The Application and Advance of Electronic Nose

A special issue of Chemosensors (ISSN 2227-9040). This special issue belongs to the section "Electrochemical Devices and Sensors".

Deadline for manuscript submissions: 31 July 2024 | Viewed by 6467

Special Issue Editors


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Guest Editor
Department of Electronics and Biomedical Engineering, University of Barcelona, 08028 Barcelona, Spain
Interests: signal processing for chemical gas sensors; system identification; pattern recognition and machine learning; applications in chemical measurements; electronic noses and machine olfaction; hardware and software development for volatile measurements
Special Issues, Collections and Topics in MDPI journals

E-Mail Website
Guest Editor
Department of Electronics and Biomedical Engineering, University of Barcelona, 08028 Barcelona, Spain
Interests: gas sensors; chemical sensing; signal pre-processing; multivariate analysis; chemometrics; metabolomics
Special Issues, Collections and Topics in MDPI journals

Special Issue Information

Dear Colleagues,

Electronic noses, and their synonym terms (chemical sensing, odor analyzer, machine olfaction, among others), refers to an instrument based on a mechanism for chemical detection of volatiles and a mechanism for pattern recognition and machine learning. Since its appearance at the beginning of the 80s of the 20th century, electronic noses have been evolving in their sensor technology, machine learning tools and the diversity of possible applications. Quality control in the food, beverage and cosmetic industry, air quality and environment monitoring, healthcare and medical diagnosis, and civilian and military security, among others, are applications where electronic noses have progressively gained in popularity. Despite the advances and benefits of electronic nose instruments, there are still many technical and practical challenging issues to solve: short- and long-term drifts, lack of sensitivity, lack of reproducibility, non-linear responses, confounding factors, lack of standardization, and so on. The concurrence of multidisciplinary knowledge should help to overcome these issues. The topics covered in this Special Issue will include recent advances both in machine learning and sensor technology as well as improvements in the practical application of electronic noses. Original research articles are welcomed from a broad diversity of disciplines and fields of knowledge as engineering, computer science, machine learning, medicine, analytical science, environmental science, sensors technologies and chemometrics, to highlight the latest developments in the topic of electronic noses.

The Special Issue will cover, but not limited, to the following topics:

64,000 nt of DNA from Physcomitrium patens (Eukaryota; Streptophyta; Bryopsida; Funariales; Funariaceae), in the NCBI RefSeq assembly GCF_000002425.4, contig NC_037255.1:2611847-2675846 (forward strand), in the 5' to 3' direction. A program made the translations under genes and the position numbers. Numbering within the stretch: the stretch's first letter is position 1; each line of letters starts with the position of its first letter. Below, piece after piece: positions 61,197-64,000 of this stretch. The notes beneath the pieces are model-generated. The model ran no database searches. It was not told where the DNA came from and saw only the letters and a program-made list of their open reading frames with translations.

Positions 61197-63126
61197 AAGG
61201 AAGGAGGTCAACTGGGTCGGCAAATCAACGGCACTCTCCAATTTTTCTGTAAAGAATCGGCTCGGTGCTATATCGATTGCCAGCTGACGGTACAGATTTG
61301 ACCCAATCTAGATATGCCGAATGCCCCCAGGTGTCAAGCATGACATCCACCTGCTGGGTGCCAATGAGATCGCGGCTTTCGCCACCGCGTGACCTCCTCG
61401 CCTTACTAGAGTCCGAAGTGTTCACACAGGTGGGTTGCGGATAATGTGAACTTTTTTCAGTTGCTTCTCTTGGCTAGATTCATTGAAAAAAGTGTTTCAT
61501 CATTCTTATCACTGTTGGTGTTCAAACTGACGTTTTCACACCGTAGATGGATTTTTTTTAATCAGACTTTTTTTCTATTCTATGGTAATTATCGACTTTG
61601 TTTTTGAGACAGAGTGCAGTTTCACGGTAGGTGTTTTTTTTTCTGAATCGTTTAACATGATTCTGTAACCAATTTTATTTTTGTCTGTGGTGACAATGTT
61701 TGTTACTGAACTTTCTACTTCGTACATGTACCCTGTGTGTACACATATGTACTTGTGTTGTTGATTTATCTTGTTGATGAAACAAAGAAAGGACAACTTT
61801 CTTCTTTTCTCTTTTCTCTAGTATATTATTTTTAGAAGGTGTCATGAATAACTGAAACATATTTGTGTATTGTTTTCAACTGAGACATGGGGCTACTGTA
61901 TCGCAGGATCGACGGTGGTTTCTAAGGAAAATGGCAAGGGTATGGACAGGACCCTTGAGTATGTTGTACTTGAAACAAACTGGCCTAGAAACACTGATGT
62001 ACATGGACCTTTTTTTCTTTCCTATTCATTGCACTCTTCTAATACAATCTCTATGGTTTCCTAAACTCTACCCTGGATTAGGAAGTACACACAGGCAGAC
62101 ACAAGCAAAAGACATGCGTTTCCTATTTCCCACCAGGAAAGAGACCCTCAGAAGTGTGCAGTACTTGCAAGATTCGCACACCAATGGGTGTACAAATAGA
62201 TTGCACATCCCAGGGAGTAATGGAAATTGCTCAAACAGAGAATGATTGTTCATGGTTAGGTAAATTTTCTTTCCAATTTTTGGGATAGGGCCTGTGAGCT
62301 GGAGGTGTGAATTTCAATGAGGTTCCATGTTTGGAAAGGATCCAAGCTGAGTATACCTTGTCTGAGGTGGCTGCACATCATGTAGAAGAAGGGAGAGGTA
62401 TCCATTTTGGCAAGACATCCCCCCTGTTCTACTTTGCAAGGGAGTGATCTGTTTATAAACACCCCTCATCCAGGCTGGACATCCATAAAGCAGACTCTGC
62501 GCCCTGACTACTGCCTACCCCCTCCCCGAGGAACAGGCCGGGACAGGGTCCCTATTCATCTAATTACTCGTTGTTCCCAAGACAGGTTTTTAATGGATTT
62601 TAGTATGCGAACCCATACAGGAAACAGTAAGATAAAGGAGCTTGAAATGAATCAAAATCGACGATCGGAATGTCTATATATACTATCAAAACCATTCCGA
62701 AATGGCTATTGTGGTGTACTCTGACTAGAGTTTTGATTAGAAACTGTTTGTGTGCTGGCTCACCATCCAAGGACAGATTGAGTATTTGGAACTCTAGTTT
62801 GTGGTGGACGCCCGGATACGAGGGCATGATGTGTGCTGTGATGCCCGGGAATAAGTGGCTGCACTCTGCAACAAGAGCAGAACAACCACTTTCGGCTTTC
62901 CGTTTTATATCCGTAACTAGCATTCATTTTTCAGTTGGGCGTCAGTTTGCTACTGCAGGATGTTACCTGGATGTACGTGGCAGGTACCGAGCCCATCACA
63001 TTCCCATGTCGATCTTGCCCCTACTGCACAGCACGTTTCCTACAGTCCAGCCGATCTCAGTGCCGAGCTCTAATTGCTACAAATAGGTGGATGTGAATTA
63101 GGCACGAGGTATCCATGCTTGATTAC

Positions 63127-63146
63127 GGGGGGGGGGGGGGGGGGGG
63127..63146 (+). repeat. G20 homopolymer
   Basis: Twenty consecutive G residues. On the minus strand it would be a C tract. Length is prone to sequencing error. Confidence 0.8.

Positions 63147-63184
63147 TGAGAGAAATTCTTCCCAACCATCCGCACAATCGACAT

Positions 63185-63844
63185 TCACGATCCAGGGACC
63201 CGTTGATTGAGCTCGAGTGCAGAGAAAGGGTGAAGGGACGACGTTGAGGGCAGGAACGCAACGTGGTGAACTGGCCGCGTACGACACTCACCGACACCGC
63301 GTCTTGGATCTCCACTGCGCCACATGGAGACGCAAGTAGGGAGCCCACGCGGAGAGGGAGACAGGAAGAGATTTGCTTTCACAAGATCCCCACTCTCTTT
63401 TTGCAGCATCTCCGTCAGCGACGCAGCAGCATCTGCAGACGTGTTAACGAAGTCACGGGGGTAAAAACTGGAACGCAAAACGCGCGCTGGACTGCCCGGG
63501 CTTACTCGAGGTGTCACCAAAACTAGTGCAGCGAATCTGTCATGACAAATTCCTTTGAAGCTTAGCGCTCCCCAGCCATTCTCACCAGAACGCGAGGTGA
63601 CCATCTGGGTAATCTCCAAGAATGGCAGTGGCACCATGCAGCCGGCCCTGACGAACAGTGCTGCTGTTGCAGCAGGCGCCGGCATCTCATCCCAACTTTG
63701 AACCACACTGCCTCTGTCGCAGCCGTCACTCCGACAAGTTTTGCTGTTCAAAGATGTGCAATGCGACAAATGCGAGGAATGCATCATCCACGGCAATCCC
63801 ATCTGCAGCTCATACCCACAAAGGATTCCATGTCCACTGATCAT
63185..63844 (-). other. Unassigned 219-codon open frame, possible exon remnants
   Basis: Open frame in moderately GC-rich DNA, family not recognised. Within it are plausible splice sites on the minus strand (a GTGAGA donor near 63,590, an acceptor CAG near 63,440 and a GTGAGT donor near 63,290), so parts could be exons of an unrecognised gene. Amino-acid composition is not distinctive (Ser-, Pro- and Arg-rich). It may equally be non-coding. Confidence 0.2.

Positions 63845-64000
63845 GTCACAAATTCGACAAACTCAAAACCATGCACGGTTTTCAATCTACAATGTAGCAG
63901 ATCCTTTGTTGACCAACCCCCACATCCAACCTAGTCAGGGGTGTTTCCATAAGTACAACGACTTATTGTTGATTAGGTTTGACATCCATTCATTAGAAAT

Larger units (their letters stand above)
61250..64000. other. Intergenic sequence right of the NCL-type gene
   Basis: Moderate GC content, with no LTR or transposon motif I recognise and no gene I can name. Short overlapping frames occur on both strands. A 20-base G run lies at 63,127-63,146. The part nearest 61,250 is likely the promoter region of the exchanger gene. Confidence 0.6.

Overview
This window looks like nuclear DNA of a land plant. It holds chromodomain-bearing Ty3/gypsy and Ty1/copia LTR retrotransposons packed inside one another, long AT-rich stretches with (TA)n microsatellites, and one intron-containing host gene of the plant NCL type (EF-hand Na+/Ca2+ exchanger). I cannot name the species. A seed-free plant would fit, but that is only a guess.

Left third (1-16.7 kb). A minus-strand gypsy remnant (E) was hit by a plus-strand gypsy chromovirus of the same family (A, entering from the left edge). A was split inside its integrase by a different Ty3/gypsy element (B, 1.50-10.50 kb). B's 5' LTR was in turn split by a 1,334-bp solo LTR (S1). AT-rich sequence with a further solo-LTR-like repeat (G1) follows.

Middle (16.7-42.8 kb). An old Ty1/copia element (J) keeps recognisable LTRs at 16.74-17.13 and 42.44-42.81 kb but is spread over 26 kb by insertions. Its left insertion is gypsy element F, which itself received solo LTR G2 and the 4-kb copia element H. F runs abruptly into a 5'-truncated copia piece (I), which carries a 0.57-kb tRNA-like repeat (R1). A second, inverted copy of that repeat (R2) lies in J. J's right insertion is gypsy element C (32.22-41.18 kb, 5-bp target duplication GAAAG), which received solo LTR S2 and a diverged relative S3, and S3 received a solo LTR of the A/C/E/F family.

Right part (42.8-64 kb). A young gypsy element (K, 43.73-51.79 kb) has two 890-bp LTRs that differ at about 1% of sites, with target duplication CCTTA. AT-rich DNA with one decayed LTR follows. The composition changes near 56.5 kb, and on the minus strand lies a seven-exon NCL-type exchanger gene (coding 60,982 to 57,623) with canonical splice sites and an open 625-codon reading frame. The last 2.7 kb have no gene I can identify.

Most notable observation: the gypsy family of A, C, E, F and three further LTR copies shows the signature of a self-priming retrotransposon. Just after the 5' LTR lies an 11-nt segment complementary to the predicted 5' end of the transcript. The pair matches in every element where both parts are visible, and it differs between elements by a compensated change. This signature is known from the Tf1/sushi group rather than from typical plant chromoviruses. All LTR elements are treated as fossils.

• Gas sensors for electronic noses
  • Electronic noses and Instruments for volatile detection
  • Chemometrics, pattern recognition and machine learning
  • Electronic nose applications
  • Electronic noses standardization.

Dr. Antonio Pardo Martínez
Dr. Luis Fernandez Romero
Guest Editors

Manuscript Submission Information

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Please visit the Instructions for Authors page before submitting a manuscript. The Article Processing Charge (APC) for publication in this open access journal is 2700 CHF (Swiss Francs). Submitted papers should be well formatted and use good English. Authors may use MDPI's English editing service prior to publication or during author revisions.

Keywords

  • gas sensors
  • electronic noses
  • machine olfaction
  • chemical sensing
  • chemometrics and signal processing
  • pattern recognition and machine learning
  • gas, odor, and volatile organic compounds measurement

Published Papers (4 papers)

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Research

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17 pages, 2741 KiB  
Article
Early Detection of Prostate Cancer: The Role of Scent
by Fabio Grizzi, Carmen Bax, Mohamed A. A. A. Hegazi, Beatrice Julia Lotesoriere, Matteo Zanoni, Paolo Vota, Rodolfo Fausto Hurle, Nicolò Maria Buffi, Massimo Lazzeri, Lorenzo Tidu, Laura Capelli and Gianluigi Taverna
Chemosensors 2023, 11(7), 356; https://doi.org/10.3390/chemosensors11070356 - 25 Jun 2023
Cited by 3 | Viewed by 1490
Abstract
Prostate cancer (PCa) represents the cause of the second highest number of cancer-related deaths worldwide, and its clinical presentation can range from slow-growing to rapidly spreading metastatic disease. As the characteristics of most cases of PCa remains incompletely understood, it is crucial to [...] Read more.